Although the dominant focus of PET remains in oncology, the Bio-Tech report also found that cardiology applications are increasing, including rubidium PET studies for myocardial perfusion. In addition, new PET perfusion agents are being developed for cardiology that will help expand PET's base.
"If these tracers take off, it will be great, because it will get away from this whole-body limitation," Bio-Tech Systems' Burns said. "If they can sell PET to do individual procedures like that, it will be very good."
GE's Mitchell concurs: "What we hope to see is more indications come as newer PET agents come into the market. Neurology has a promise of some additional agents coming; perhaps cardiology also will provide some additional indications with new tracers coming into the market, beyond the traditional uses of FDG and rubidium."
Those agents, however, remain in early clinical development and currently none is ready for market. "Will they come in the next 12 months or the next three years? I think is difficult to gauge right now," Mitchell said. "But certainly when they do come to the market, we would expect to see a resurgence of growth, perhaps even mid double-digit growth."
The color PET images are overlaid on a CT scan to show the exact location and extent of disease. The image is from GE Healthcare's Discovery PET/CT 600. Image courtesy of GE and the Cancer Treatment Center of America of Tulsa, OK.
"We are still effectively leveraging only one major agent -- FDG," Philips' Smith said. "So the technology is still in its embryonic stage. We are only using one agent and we are still at the early phase of technology development."
New oncology agents also will help in treatment monitoring and therapy planning for most common cancers, increasing the utilization of PET worldwide. In radiation oncology, Smith cited the recent installation of a PET scanner at the University of Pennsylvania, where the system is used to help in initial therapy planning and to track the progression or regression of a cancerous tumor as it responds to therapy.
One company looking to market PET for cardiac applications is Positron of Fishers, IN. The company has developed the Attrius PET scanner with its joint venture partner Neusoft Positron Medical Systems of Shenyang, China. Positron received clearance from the U.S. Food and Drug Administration (FDA) for Attrius in April and plans to market the scanner to physician and cardiology practices for less than $1 million.
Positron Chief Technology Officer Joseph Oliverio expects the first Attrius to arrive in the U.S. in late August or early September. It then will be tested at the Heart Center of Niagara-Niagara Falls Memorial Medical Center in New York.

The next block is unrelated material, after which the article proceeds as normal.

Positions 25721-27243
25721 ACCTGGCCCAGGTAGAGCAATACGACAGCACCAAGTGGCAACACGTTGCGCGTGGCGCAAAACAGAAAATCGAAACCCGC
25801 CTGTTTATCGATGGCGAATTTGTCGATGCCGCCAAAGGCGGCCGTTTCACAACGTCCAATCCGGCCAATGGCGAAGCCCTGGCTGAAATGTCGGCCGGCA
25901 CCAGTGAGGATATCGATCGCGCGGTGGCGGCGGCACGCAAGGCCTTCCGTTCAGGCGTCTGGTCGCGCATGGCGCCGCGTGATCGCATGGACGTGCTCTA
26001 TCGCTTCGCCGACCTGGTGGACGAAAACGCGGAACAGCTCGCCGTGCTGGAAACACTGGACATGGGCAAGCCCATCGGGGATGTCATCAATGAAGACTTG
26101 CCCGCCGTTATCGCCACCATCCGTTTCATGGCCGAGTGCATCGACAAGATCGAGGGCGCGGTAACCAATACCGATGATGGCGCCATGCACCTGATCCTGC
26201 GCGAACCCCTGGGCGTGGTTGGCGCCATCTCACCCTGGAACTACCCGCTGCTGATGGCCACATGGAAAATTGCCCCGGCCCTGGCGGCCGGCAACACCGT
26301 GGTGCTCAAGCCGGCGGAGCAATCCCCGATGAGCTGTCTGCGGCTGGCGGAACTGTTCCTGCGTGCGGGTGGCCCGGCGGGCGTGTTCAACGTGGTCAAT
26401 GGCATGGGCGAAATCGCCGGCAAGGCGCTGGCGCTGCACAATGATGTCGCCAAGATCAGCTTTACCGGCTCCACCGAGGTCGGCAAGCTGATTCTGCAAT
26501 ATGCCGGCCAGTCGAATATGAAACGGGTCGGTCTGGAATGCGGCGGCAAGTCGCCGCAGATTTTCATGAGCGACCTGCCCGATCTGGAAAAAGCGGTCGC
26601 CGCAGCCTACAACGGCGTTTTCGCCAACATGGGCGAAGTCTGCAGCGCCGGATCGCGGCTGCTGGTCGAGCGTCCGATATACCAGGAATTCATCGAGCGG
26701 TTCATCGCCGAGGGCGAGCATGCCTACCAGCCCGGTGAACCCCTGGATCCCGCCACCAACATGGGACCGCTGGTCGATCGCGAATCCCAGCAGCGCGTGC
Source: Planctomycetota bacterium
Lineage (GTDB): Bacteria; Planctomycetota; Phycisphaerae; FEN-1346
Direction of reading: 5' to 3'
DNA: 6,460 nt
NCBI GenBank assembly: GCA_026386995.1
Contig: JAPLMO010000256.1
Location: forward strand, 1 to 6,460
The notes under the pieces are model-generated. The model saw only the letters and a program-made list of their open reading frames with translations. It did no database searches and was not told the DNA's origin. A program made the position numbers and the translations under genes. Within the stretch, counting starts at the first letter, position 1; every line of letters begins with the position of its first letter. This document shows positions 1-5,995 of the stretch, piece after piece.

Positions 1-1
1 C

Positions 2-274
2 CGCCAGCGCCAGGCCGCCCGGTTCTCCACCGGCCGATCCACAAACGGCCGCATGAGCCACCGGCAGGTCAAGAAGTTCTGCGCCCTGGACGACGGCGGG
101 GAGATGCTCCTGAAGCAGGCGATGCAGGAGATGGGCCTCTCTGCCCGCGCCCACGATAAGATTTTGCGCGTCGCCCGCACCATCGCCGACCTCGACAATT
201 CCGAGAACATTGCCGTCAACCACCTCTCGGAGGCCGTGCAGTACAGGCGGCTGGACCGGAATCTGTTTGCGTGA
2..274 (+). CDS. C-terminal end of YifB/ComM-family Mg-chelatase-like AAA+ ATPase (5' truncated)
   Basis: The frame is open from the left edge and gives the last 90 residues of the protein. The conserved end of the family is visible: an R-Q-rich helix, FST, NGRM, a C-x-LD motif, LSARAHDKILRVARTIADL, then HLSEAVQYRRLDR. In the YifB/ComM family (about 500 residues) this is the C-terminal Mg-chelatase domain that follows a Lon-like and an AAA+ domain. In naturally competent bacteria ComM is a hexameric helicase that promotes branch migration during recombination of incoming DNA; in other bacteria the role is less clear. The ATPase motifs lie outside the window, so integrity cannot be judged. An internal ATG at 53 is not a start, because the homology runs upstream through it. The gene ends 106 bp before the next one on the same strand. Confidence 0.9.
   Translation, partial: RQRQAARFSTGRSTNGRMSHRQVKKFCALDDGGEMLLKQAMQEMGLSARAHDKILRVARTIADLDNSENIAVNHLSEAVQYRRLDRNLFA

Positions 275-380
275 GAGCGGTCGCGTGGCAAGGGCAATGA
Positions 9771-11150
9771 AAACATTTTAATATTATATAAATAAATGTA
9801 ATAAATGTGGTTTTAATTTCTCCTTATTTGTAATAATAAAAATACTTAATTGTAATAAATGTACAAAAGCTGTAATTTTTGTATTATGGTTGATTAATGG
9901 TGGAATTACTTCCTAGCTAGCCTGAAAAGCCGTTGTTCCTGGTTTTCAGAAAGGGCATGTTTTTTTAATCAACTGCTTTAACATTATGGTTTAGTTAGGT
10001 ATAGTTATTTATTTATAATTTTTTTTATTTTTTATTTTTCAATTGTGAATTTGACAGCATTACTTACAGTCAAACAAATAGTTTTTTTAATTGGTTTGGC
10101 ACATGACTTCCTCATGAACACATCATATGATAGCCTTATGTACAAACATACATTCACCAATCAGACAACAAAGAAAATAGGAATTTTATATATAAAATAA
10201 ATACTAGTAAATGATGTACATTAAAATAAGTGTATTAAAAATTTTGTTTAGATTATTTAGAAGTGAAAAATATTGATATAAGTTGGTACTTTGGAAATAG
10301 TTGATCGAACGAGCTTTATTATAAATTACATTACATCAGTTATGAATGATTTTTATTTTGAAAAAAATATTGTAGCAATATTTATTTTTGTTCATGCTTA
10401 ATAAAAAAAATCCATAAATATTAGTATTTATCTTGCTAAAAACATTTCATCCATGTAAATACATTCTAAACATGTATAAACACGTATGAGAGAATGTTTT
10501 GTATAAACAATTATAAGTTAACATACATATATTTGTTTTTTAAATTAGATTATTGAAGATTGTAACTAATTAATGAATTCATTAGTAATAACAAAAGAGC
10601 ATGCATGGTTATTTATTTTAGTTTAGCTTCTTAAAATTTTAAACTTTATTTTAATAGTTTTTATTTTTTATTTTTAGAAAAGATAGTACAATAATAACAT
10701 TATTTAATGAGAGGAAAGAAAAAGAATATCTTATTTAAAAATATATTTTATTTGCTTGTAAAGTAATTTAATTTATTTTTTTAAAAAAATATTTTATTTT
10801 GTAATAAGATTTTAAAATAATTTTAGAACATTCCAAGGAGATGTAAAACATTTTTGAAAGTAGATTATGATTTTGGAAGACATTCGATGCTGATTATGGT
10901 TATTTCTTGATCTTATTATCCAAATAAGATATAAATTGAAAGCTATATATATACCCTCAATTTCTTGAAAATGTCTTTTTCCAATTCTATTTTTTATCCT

Oliverio believes cardiac PET will garner more attention with increasing reimbursement for the procedure. The reimbursement fee in 2009 is $1,156, and the proposed rate from CMS for cardiac PET in 2010 is $1,429, an increase of 23%.
What is a concern is how long the current recession will constrain the willingness of banks and other lenders to provide financing for hospitals and physician practices. "However, these larger cardiology groups, in my opinion, are strong financially, and I don't believe they will have a difficult time obtaining financing for these medical devices," Oliverio said.
For now, it appears that Positron will have little competition. Siemens' Lusser believes that the major imaging vendors will not enter that segment of the PET market, because the return on a PET-only product line would not substantiate the investment.
"Despite the fact that it probably would be half the cost of a normal PET scanner, will you be able to build up a sustainable business model or the ability to do other studies to substantiate a return [on the purchase]?" Lusser added. "That's why we see the sustainable trend toward hybrid scanners."
In other report findings, international orders declined approximately 7% in 2008 compared to 2007. Orders for PET scanners also increased from remote parts of the world that previously lacked the technological expertise to pursue PET.
Growth of the international market should help cushion the downturn in the U.S. for PET manufacturers, and by 2016 worldwide orders should reach approximately 900 units.
By Wayne Forrest
AuntMinnie.com staff writer
August 13, 2009
PET procedures grow as sales fall, July 17, 2008
U.S. contrast market set to double by 2013, March 22, 2007
New growth for diagnostic radiopharmaceuticals, November 9, 2006
Radiopharma market expected to double by 2012, October 10, 2006
PET market continues double-digit growth, June 9, 2006